"You shall know the truth, and the truth shall make you odd." ~Flannery O'Connor

Friday, October 13, 2006

Vocations: The Serra Club

The topic of priestly vocations in the Catholic Church interests me greatly for a variety of reasons—not least of which is that, since age 16, I have wished I had one myself. (At this point the desire is vain, and some would say it always has been; but hey, we are defined partly by what we want even when it's unattainable!) Also, priests are especially important today not only for the reasons they always have been but also because they represent, for most people, the authority of the Catholic Church; yet fixed authority in general, and male authority in particular, are under ferocious attack today. Our civilization will not long survive if that does not change, and the power ex opere operato that priests have in virtue of their office is indispensable for changing it.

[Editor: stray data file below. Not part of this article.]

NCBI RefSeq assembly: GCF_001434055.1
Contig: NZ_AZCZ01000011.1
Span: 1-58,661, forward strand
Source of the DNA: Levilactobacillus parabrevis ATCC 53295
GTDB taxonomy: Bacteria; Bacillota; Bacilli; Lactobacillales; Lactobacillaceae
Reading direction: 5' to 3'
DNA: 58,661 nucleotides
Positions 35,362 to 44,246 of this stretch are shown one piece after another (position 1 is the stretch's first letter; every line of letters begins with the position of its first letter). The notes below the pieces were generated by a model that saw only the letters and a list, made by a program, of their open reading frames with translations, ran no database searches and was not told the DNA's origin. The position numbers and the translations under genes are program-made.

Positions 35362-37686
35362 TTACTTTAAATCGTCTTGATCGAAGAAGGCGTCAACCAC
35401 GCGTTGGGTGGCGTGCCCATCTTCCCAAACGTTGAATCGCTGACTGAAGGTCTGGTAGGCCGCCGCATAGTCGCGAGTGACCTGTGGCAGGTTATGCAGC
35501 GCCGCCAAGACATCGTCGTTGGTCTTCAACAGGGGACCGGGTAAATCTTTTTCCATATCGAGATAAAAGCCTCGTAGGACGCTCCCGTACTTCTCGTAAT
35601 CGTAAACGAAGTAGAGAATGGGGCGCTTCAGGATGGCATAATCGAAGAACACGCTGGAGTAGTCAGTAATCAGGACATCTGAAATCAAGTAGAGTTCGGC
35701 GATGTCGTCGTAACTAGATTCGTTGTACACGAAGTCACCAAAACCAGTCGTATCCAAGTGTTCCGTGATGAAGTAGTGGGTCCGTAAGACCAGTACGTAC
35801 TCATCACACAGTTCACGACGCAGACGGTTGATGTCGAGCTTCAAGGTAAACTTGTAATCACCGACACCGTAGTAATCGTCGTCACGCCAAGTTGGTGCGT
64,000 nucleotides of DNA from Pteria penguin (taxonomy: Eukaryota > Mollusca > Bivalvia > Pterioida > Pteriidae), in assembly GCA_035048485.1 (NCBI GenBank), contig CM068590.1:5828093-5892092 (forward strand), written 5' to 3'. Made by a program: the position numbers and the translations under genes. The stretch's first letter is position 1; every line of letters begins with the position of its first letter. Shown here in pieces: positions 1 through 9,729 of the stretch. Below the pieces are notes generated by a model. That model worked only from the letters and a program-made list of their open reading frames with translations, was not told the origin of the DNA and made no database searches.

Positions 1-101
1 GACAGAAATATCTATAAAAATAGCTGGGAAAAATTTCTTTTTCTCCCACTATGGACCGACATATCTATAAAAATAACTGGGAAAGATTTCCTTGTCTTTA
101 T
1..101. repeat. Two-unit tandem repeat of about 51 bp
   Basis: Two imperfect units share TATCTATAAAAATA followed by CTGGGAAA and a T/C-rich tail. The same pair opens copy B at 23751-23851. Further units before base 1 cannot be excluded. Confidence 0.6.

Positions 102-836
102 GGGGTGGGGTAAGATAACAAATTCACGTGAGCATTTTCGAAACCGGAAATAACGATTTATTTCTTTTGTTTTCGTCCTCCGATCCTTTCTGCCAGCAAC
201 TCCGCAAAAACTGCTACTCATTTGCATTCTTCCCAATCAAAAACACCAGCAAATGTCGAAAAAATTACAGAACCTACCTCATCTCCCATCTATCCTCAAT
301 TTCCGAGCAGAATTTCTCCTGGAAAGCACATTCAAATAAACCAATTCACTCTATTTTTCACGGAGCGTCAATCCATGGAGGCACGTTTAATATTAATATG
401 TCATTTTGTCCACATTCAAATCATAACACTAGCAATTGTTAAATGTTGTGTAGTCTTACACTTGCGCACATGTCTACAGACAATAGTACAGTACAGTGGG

The primary, even the usual incubator of vocations is the family: strong, loving, mentally healthy, and deeply Catholic families. Although some of those certaintly still exist, they seem to be far fewer than they used to be. I believe that is the main reason why there are fewer priestly vocations these days than when I was a boy. But since John Paul II became pope, the vocations picture has begun slowly to improve, even in the midst of the sex scandals. One of the factors behind that is The Serra Club.

It's a lay organization whose purpose is simply to foster priestly vocations. They do it primarily by joint prayer, friendship with men considering the priesthood, and financial support for seminarians and seminaries. Upon her retirement, one member I knew in the 1990s sold her business and contributed a substantial portion of the proceeds toward scholarships for seminarians, thus enabling several young men to attend seminary who would not otherwise have been able to. I've never been a member myself because my commitments have rarely permitted me to attend meetings. But I hope that changes soon, and I urge those of you who care about vocations to join and participate if you can. There are chapters in every major diocese and many smaller ones. The web site provides the needed contact info, and most chanceries can put you in touch too.
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